THE former master of Middleton Hunt who left his .22 rifle on the backseat of his car in York city centre has escaped conviction.
Police prosecuted Frank Houghton-Brown after breaking into his parked Subaru Forester in Piccadilly after a passer-by expressed concern about his Labrador dog being left inside on a warm day.
Mr Houghton-Brown, a former master of Middleton Hunt which met at Malton, who is now Joint Master of Northumberland’s Tynedale Hunt, had left his car to attend a hearing at the nearby county court in April last year.
His dog was in the caged rear of the vehicle, and the rifle was on the back seat – camouflaged by layers of clothes.
The gun’s safety catch was on, but there was a round of ammunition in the breech.
A police officer, aided by an animal health officer, noticed that one of the windows was open to provide ventilation when breaking in to get to the dog – and then spotted the firearm.
Mr Houghton-Brown, 45, was charged with breaching his firearms certificate, but cleared by York Magistrates last November, who found he had taken “reasonable precautions” to safeguard the weapon.
The Crown Prosecution Service challenged that decision. The case came before Mr Justice Silber in London’s High Court.
CPS barrister Jerome Silva said the magistrates’ decision sent out the wrong message on firearms safety. But the judge said their decision to clear the huntsman was “reasonable”.
Mr Silva said Mr Houghton-Brown could have neutralised the weapon by removing its bolt before leaving his car, and that the rifle was at potential risk of opportunistic theft.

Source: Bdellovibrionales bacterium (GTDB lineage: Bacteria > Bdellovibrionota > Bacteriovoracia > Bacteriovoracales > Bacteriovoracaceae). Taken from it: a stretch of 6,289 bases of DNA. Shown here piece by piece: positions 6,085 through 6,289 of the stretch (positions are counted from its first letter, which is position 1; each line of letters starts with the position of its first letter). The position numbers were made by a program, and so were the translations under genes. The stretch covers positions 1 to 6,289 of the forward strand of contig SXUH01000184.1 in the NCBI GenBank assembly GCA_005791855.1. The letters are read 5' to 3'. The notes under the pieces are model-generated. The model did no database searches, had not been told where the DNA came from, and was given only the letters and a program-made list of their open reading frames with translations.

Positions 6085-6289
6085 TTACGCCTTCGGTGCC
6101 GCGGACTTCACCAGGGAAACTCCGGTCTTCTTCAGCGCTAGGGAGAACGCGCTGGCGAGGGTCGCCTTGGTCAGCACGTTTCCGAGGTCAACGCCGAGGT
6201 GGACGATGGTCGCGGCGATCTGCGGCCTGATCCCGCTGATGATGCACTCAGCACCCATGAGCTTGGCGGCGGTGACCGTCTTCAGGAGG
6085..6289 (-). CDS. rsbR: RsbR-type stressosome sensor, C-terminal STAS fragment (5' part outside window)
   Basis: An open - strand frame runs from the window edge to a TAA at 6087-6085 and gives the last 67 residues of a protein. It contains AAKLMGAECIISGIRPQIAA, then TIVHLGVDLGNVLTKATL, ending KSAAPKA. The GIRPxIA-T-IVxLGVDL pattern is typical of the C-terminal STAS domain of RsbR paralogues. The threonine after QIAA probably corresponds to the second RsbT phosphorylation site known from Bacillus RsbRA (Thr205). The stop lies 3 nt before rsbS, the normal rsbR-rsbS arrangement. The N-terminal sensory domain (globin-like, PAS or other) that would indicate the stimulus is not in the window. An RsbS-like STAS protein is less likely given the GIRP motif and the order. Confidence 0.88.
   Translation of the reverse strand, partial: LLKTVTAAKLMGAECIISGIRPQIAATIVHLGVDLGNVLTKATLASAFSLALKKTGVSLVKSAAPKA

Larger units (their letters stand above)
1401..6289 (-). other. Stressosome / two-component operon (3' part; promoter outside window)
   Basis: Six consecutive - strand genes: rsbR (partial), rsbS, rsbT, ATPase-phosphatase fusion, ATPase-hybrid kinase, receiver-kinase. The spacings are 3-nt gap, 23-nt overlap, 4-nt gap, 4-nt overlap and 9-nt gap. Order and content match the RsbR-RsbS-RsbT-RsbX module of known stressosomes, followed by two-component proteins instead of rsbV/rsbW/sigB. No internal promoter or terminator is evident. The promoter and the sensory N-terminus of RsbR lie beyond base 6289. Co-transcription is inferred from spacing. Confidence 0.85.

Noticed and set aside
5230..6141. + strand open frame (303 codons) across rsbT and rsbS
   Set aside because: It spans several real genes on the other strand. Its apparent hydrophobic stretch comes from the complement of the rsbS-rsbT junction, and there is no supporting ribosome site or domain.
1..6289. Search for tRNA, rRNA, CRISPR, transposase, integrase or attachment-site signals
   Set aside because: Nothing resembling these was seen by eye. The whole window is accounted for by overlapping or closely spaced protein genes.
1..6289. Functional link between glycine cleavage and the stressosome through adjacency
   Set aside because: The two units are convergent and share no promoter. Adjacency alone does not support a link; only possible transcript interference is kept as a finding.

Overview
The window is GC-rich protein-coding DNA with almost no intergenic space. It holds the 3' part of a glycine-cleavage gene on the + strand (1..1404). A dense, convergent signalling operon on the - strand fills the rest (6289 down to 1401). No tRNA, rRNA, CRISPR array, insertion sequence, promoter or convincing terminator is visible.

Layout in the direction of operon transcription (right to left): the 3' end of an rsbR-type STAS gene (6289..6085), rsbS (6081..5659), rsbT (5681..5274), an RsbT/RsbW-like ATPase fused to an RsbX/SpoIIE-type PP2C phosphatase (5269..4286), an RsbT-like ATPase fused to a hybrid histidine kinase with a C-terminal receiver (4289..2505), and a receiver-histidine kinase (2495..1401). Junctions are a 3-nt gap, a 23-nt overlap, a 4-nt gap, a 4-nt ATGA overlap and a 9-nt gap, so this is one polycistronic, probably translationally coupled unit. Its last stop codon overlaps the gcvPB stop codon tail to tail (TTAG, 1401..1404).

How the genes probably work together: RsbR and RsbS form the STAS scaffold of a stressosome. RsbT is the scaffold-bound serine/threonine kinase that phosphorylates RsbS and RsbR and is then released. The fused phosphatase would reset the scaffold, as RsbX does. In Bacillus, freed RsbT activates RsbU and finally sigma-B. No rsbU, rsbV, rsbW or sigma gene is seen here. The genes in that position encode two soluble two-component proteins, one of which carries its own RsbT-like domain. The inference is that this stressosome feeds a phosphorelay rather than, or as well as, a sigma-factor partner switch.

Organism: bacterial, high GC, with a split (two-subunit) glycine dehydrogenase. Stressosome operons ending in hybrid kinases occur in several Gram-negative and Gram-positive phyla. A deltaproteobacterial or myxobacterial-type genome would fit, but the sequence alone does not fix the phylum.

Describing it as a “fact-sensitive” case, the judge said the prosecution had failed to prove that Mr Houghton-Brown “did not take reasonable precautions to ensure safe custody of the firearm and ammunition”.
But the judge said: “I must stress there are many others who might have reached a different conclusion and convicted Mr Houghton-Brown. Many people would regard him as having been fortunate.”
After the hearing, Mr Houghton-Brown, now of Nesbitt Hill Head, Stamfordham, near Hexham, said he had taken his rifle with him while out “rabbit-shooting” at the country homes of friends and family.
Mr Houghton-Brown also farms land in Banbury, Oxfordshire, where he has family, and was travelling across country on April 29 to shoot “pests” at friends’ houses.
He had been asked to “do some pest control” for friends near York – shooting carrion crows and grey squirrels on their land, the court heard.
In his evidence before the magistrates, Mr Houghton-Brown said he had “travelled to Kirkham Abbey from his home in Northumberland with the weapon and ammunition to do that pest control job” and intended to go on to his parents’ home in Banbury where pest control was also needed.
He had held his firearms certificate for many years, and was well versed in gun safety.